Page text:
Les Illuminations was premiered by Sophie Wyss in 1939, but, as with much of Britten's work, has been colonised since by tenors. Here, it is a joy to hear Felicity Lott singing a soprano version. Her voice is in the full bloom of youth, and she sings with a thrilling freshness and verve, entirely in keeping with the mood of excitement. There are many delicious moments how wittily she confides "Des drôles trés solides" in Parade, and explodes with an ecstatic "J'ai seul la clef de cette parade sauvage !" echoing the sole phrase in the opening fanfare, but with a completely different tone. When the same phrase appears again, in Interlude, she sings it in yet another way, echoing the instrumental colouring around it. Her voice breezes "fleet of foot" so to speak, through the fast phrases of Villes without missing a nuance. Also, the tricky Marine, with its single word emphases, and final, swirling "tourillons, tourillons". This is virtuoso singing, as the musical line in the text isn't obvious and is often prose based, and the music shifts emphasis just as quirkily. Felicity Lott's reputation as one of the great singers of French song is well deserved. She remains idiomatic, with clear, pure diction, even in passages which test the flexibility of voice. In Royauté, she conveys the up-front pertness that has served her so well in Poulenc. This is gorgeous singing, well supported by tightly focused orchestral playing from the Scottish National under Bryden Thomson.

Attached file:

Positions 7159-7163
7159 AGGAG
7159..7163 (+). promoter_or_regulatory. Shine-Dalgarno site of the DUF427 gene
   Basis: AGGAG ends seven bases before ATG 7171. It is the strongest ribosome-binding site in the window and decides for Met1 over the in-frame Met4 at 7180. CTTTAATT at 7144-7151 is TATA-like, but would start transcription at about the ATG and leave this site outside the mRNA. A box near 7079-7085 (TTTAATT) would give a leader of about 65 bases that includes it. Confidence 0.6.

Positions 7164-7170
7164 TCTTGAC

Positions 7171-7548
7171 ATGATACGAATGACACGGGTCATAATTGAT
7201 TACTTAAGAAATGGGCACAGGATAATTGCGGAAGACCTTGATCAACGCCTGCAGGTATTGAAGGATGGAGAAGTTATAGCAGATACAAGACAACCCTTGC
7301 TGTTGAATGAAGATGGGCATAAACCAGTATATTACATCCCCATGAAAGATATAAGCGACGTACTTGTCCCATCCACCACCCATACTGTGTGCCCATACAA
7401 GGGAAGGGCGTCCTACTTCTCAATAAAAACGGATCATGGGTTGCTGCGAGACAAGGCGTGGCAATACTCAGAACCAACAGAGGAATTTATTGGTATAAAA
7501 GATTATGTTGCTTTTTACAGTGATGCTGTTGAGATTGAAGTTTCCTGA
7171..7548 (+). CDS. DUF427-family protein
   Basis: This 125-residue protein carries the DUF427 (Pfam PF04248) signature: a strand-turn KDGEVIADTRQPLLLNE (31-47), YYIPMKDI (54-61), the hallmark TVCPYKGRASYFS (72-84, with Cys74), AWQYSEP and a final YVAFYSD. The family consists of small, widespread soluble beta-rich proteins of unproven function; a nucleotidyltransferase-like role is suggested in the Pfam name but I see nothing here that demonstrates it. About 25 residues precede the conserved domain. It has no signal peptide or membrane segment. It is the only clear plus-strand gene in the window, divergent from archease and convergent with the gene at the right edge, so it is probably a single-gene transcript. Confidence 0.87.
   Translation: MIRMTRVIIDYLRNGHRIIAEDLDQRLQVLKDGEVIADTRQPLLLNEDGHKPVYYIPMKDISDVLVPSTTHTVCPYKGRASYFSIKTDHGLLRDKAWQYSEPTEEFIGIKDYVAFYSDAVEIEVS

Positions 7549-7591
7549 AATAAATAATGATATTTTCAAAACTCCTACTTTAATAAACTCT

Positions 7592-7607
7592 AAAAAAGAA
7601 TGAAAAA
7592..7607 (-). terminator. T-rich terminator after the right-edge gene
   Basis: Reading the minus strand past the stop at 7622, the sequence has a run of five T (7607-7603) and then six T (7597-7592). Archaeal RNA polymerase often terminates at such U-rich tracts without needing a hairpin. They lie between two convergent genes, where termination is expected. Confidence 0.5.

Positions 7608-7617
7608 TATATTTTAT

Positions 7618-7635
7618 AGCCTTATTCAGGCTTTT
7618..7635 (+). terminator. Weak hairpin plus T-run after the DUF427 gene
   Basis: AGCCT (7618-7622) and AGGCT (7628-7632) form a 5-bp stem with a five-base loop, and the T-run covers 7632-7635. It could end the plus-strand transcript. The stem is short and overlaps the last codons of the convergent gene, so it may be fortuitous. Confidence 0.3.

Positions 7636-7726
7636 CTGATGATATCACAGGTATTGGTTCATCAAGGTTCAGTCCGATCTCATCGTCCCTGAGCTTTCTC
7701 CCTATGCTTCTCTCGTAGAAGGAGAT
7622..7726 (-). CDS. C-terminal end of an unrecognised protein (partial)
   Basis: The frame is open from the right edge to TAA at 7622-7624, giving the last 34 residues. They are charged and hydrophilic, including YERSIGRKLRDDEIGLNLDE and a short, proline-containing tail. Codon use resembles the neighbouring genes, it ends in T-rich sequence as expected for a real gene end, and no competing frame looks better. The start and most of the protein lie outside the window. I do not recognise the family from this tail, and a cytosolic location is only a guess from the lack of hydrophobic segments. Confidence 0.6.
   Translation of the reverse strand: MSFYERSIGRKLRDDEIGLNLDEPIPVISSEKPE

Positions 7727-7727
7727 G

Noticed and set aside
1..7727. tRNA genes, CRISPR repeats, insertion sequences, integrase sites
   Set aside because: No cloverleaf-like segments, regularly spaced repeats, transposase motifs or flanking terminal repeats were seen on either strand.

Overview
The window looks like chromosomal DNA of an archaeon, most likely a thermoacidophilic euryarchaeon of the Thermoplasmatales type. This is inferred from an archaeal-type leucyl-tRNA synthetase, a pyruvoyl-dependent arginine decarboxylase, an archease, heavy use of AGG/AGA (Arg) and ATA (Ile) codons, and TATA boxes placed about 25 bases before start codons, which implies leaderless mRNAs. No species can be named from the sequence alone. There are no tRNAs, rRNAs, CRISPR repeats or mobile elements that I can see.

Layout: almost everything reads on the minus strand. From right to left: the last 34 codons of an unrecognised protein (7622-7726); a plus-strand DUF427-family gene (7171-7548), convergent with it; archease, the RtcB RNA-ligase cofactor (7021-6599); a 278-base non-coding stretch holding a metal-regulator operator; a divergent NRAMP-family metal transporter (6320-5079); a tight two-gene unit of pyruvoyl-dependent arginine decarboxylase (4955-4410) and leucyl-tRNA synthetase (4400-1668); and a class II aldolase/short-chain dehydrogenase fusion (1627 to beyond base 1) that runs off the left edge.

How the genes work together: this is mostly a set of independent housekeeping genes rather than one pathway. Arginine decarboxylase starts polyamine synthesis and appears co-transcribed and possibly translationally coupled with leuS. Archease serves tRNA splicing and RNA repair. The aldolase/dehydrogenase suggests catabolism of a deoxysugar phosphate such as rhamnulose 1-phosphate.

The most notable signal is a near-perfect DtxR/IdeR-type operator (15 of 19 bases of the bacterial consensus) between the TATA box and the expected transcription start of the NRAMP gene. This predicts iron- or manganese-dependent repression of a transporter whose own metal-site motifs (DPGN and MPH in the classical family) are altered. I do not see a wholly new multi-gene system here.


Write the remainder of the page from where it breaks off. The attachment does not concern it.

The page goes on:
Unlike Les Illuminations, the Serenade has always been tenor territory. Some of the finest tenors have performed it, for it challenges both voice and musicality. Even German language specialists like Peter Schreier and Ernst Haefliger have essayed it. Here, Anthony Rolfe Johnson, the great English tenor of his time, gives his version, note perfect and beautiful. It is very good, but after the exceptionally vivacious singing of Felicity Lott, I long for more impassioned versions, such as John Mark Ainsley's, or, the even more original, other worldly versions by Ian Bostridge, probably the finest Britten interpreter since Pears. On its own terms, however, there are many felicities in Rolfe Johnson's voice to enjoy. Notice how subtly he phrases the different moods within Nocturne, for example, and brings out the changes of texture in the poem. If the other levels of meaning, such as death and the supernatural, don't feature much here, it remains a lovely evocation of night and sleep. The horn solo, by Michael Thompson, is good, though not specially inspiring. Dennis Brain and Marie Louise Neunecker on other recordings demonstrate just how haunting and expressive the horn part can be, and how integral it is to the spirit of the piece.

Altogether, a welcome reissue of a classic from the archives : Felicity Lott's Illuminations alone is a must.

SAnne Ozorio